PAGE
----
International study reveals how drug safety advisories affect prescribing

22 February 2022
Warning from regulators make a difference, but improvements needed
An international study on safety warnings on medicines shows they lead to lower prescribing levels. Some warnings had stronger effects than others and more research is needed on why these effects differ, including in Australia, which issues fewer warnings than other countries.

Drug safety warnings are often issued by regulators, such as Australia’s Therapeutic Goods Administration (TGA), to warn health professionals and the public when new evidence of safety concerns comes to light.

A new international study on the impact of these warnings finds they lead to population-wide reductions i­n prescribing of those treatments.

During the analysis, the researchers found the TGA issued fewer drug safety warnings and tended to issue warnings later than other countries.

Published in BMJ Quality & Safety, researchers including from the University of Sydney, measured the impact on prescribing of drug warnings between 2009 and 2015, using data from Canada, Denmark, the UK, the United States and Australia. The study included drug safety alerts posted to a regulator’s website and Direct Healthcare Professional Communications (DHPCs) sent to individual health professionals.

“Our study shows that when prescribers learn of new drug safety information, they can alter their prescribing to make better and safer prescribing decisions,” said research analyst Richard Morrow, the study’s lead researcher based at the University of British Columbia.

On average, advisories were effective, but the impact varied. Approximately four in every 10 advisories led to a decrease in drug use of over five percent. However, some advisories had little or no impact, while some were followed by substantial decreases in use.

The researchers say the reasons for these differences are largely unknown, and more research is needed to examine in detail how drug safety advisories are communicated.

For example, azithromycin is a widely used antibiotic that is associated with potentially fatal irregular heart rhythms. Following an FDA warning in the US, its use dropped by 14.3 percent in that country.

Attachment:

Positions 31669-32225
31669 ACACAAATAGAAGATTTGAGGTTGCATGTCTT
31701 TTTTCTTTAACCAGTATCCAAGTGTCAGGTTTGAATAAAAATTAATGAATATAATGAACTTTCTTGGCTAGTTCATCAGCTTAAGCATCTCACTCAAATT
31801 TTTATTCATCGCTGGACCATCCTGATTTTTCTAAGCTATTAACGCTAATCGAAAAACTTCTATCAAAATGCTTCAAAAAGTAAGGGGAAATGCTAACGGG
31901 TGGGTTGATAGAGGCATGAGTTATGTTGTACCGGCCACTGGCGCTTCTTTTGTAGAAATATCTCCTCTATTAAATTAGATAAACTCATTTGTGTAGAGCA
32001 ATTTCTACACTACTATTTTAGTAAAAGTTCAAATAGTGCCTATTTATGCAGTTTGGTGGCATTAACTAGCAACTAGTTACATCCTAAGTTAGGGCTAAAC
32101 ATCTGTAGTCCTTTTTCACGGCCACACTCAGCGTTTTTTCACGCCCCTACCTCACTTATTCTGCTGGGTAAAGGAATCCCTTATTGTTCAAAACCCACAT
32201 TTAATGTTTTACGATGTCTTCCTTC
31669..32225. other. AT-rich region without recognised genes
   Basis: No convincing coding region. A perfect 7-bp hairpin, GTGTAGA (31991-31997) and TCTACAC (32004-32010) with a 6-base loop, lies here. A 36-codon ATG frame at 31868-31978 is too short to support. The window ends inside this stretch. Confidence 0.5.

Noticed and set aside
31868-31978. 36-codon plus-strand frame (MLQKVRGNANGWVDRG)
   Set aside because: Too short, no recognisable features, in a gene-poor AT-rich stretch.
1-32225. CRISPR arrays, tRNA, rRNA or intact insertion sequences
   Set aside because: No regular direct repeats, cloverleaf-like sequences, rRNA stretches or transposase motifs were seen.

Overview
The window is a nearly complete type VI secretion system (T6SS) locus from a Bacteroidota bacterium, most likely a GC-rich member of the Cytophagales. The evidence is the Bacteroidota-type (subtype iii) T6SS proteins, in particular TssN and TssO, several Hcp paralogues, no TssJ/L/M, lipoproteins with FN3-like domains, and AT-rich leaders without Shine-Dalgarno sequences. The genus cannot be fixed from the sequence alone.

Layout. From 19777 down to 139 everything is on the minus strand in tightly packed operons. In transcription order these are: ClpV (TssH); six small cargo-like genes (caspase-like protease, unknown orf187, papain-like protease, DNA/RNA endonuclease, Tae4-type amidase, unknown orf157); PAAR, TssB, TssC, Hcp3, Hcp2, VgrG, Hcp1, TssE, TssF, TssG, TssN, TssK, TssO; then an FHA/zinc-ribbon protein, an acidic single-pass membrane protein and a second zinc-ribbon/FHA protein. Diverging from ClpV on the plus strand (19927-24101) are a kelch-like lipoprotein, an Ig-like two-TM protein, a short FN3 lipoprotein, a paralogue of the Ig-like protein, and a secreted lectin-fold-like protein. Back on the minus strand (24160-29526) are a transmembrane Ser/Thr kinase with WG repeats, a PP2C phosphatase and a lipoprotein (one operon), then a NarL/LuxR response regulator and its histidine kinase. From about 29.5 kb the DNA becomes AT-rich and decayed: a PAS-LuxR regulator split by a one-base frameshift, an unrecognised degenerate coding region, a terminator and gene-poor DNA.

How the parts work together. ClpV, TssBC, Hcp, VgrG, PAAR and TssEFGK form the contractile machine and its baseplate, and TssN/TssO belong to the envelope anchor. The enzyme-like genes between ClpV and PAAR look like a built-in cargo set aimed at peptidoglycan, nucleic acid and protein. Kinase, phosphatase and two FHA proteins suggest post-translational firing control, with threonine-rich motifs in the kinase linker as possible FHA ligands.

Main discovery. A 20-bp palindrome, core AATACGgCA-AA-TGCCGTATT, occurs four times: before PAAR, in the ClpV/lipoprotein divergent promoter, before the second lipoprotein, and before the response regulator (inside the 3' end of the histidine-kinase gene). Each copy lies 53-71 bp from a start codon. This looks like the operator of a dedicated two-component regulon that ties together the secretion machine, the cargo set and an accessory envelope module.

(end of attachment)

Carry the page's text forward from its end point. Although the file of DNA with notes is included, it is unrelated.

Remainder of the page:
However, during the study period, the TGA issued no safety advisories for this drug on this risk.

“Our study showed that after the US warning, many US doctors chose not to prescribe this antibiotic, as there are safer options available. If a medicine can cause abnormal heart rhythms that can lead to death, Australian doctors and patients also need to be warned.” says co-author Associate Professor Barbara Mintzes, from the University of Sydney’s Charles Perkins Centre and Faculty of Medicine and Health.

Key findings

The analysis focused on 24 drug safety advisories from Canada, Denmark, the UK, and the US. These were the first advisories issued by any included country over the study period. Australia was included but was never the first country to issue a warning. It, therefore, served as a control group for several included analyses.

Some types of advisories were excluded, such as advisories concerning vaccines, over-the-counter drugs, and drug-drug interactions.

Analysing monthly drug use for two years before and one year after each drug warning, the study found:  

On average drug use decreased by 5.8 percent.

  • Following an FDA warning about azithromycin, a widely used antibiotic that is associated with potentially fatal irregular heart rhythms, its use in the US dropped by 14.3 percent.
  • A Health Canada warning about the acne drug isotretinoin and rare severe skin reactions led to a 13.7 percent decrease in use of the drug in British Columbia and Saskatchewan, Canada.
  • Findings also suggest the impact of advisories on drug use may be less than previously believed. Past research may have exaggerated the impact of advisories, because it focused mainly on a small number of drug classes and researchers may have preferentially studied advisories expected to have an impact or published studies where an impact was found.

Declaration: Associate Professor Barbara Mintzes is acting as an expert witness for Health Canada on a legal case and anticipates future payment for doing so. Refer to the paper for all author declarations. This work was funded by grants from the Canadian Institutes of Health Research and the Australian Government National Health and Medical Research Council.

Ivy Shih

Media and Public Relations Adviser (Medicine and Health)

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